Our Honeymoon: Sorrento

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Hello again, friends! It feels great to be back home, but I’m running solely on caffeine today. We got home around 1 a.m. after a marathon day of travel from Rome to Indiana. The cats must have really missed us because they woke us up at 6:30 a.m. Welcome home?

While it’s nice to get back into our normal routine, my heart is already aching to go back to Italy. The country and its people absolutely stole my heart. Our honeymoon was more amazing than I ever imagined and I’m sad it went by so quickly.

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Getting There

Our first day in Italy was a long one. We flew from Indianapolis, to New York City, to Rome. We arrived in Rome at 8:30 a.m. and immediately hopped on a train from the airport to Tremini Station (Rome’s central train station). Then, we took a high-speed train to Naples and hopped on a local train to Sorrento. I was proud of how easily and quickly we were able to navigate from one place to another!

I did have an interesting experience on the train to Sorrento. We were standing shoulder-to-shoulder with locals and other tourists for most of the ride. While we didn’t have any problems with theft, an Italian man kept trying to grab my butt during the train ride. James and I quickly switched spots and had no problems after that, but it definitely put me on edge for the rest of the ride. It was an important reminder to stay alert and be aware of our surroundings.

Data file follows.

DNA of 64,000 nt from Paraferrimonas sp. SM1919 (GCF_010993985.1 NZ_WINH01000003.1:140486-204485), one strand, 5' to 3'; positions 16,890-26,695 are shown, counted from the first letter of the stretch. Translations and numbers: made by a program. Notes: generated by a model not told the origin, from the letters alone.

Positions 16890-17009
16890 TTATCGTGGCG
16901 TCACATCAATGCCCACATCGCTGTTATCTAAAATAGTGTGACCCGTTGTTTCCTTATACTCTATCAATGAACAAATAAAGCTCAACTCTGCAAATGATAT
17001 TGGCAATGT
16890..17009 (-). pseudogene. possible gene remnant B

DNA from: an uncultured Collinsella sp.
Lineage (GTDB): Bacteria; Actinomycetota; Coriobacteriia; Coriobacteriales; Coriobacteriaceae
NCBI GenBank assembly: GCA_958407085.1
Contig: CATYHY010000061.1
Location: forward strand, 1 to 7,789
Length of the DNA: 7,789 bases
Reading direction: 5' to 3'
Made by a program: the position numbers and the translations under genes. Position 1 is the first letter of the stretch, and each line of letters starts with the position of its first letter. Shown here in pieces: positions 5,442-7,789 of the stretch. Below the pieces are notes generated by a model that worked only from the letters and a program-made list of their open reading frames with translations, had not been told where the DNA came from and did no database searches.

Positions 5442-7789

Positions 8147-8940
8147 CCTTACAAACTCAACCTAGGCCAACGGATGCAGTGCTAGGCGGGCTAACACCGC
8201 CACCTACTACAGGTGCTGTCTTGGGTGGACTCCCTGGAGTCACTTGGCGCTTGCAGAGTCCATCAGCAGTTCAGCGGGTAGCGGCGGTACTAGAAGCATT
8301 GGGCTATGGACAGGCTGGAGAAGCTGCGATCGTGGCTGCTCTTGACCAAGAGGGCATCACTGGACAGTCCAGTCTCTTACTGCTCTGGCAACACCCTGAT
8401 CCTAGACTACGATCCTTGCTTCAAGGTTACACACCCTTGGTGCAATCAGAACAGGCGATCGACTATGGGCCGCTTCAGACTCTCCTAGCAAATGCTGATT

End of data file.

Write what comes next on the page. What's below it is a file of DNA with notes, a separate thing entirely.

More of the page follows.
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Sleeping in Sorrento

Because we were spending five nights in Sorrento, we decided to rent an apartment through Airbnb. It was the perfect size for the two of us and located in an alley just one block away from Sorrento’s main drag, Corso Italia. That made it easy for us to walk everywhere — the beach, the train station, the harbor. Our host, Martina, even left a bottle of wine for us to enjoy. If you’re planning on traveling to Sorrento and are looking for a space that sleeps two, I would highly recommend booking this space!

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Local Sights

We chose to travel to the Amalfi Coast for part of our Italian honeymoon because it seemed like the perfect place to go for a good balance of relaxation and sightseeing. Sorrento served as a great home base to take day trips to nearby Positano and Pompeii. And there was plenty to keep us entertained on the couple of days we decided to hang around town.

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I loved Sorrento, which boasts stunning views, colorful buildings and all things lemon. There was no shortage of amazing shops throughout the city. The Amalfi Coast is known for its lemons, linens and ceramics. Many shops featured beautiful, handmade goods at great prices. We had fun popping in some of the shops to buy some mementos of our trip and gifts for family. Among my favorite purchases is a beautiful, hand-painted tile of the scenic Sorrento coast.

swimming